by Thomas Rohner
A Milton woman with terminal brain cancer has been refused OHIP coverage for a medication that would prolong her life, according to a Global News report.
Kimm Fletcher, 41, of Milton, was recently given two months to live and was prescribed Bevacizumab, a drug used to prolong survival for certain brain cancers. Bevacizumab is sold under the name Avastin.
It’s an issue of individual versus corporate, general interests – Jillian Kohler
Global news reported the story on Sunday.
The Committee to Evaluate Drugs — a provincial health agency charged with recommending drugs for public coverage — recommend that Avastin not receive public funding in October 2011. The agency does not comment publicly on its recommendations, but a spokesperson for Cancer Care Ontario, another provincial Health agency, confirmed the recommendations in an email to Humber News.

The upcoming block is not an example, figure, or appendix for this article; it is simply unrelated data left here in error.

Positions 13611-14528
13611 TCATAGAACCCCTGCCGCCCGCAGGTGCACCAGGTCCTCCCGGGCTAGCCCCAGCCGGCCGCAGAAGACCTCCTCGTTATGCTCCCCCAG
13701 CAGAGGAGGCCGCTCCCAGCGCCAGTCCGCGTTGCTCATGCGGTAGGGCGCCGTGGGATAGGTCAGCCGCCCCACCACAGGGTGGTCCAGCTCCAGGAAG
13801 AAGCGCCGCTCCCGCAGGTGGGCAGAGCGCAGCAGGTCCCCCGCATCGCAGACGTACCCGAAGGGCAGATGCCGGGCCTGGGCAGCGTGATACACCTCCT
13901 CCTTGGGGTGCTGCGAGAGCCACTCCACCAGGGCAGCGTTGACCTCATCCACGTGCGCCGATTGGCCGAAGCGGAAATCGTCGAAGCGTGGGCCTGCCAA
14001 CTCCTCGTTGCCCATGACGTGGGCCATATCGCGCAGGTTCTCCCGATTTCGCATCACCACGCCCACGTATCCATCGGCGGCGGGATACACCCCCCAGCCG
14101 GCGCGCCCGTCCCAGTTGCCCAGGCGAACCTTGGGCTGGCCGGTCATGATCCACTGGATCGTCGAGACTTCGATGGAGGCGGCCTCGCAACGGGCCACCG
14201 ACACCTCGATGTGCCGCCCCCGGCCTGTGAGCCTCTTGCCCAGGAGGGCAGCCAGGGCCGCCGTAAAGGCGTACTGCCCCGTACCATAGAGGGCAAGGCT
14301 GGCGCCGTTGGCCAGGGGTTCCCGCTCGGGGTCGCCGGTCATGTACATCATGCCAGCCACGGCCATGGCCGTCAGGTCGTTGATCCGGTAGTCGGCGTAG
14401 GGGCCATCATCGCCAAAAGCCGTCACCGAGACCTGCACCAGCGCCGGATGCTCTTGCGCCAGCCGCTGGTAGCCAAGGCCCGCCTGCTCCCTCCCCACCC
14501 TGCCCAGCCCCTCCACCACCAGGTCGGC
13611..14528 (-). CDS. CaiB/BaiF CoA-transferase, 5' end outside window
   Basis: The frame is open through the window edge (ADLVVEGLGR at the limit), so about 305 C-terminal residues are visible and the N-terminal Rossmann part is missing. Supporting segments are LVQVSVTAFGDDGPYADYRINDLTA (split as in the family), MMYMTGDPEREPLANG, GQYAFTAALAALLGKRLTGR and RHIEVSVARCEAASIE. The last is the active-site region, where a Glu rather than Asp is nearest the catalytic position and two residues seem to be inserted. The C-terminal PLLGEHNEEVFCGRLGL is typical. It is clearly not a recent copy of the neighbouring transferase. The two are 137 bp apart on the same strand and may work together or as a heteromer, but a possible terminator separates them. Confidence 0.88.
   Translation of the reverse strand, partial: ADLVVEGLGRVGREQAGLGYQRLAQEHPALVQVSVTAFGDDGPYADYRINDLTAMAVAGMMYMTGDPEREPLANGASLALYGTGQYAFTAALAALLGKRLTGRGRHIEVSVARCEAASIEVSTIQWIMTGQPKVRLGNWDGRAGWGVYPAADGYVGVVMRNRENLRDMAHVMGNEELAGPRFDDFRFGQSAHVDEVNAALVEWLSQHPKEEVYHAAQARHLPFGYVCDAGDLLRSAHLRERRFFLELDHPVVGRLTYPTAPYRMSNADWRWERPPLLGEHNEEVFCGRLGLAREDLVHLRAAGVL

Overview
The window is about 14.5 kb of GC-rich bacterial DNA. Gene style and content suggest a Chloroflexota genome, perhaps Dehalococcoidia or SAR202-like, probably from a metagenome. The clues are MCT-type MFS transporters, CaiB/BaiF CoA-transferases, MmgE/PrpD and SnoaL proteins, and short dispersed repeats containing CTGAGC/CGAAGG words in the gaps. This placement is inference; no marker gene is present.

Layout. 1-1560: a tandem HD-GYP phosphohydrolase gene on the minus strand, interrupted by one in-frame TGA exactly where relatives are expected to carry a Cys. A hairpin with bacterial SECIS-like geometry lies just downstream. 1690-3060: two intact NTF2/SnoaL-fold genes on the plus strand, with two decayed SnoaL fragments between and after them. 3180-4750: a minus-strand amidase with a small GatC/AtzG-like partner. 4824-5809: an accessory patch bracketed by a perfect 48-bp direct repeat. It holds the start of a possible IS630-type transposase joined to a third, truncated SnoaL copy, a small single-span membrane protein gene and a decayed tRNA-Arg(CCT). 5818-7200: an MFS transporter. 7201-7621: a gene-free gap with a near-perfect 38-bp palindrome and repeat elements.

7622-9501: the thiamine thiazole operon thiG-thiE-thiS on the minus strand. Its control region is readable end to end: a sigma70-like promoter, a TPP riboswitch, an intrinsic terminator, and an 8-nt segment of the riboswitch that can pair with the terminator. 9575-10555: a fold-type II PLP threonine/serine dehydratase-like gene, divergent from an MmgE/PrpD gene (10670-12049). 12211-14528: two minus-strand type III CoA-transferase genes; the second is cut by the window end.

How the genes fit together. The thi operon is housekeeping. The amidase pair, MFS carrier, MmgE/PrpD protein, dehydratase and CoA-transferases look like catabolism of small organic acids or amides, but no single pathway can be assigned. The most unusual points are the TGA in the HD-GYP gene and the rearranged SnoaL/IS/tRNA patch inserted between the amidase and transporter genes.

“During its review of the clinical information contained in the manufacturer’s submission, the CED noted that there was no data on overall survival, and that there is a potential for significant side effects and a lack of data showing an actual anti-tumour effect,” said Scott Gavura, director of the provincial drug reimbursement program at Cancer Care Ontario.
Jillian Kohler, a pharmaceutical and healthcare policy expert from the University of Toronto, told Humber News that these situations are tragic but not uncommon.
“When you have limited resources, you have to make tough decisions. There’s always going to be these tragic situations where an individual desperately needs a medication that is expensive and not being covered by the government.”
Kohler said pharmaceutical companies will sometimes offer compassion discounts.
According to the Global News report, the manufacturer of Avastin, Hoffman-La Roche, has offered 20 per cent off the drug’s estimated yearly cost of $35,000.
Gavura noted the health ministry’s funding decisions take compassion into consideration, “however these decisions must be based on objective evidence.”
Gavura wrote that Hoffman-La Roch has “accepted the CED’s recommendation.”
“It’s an issue of individual versus corporate, general interests,” Kohler said.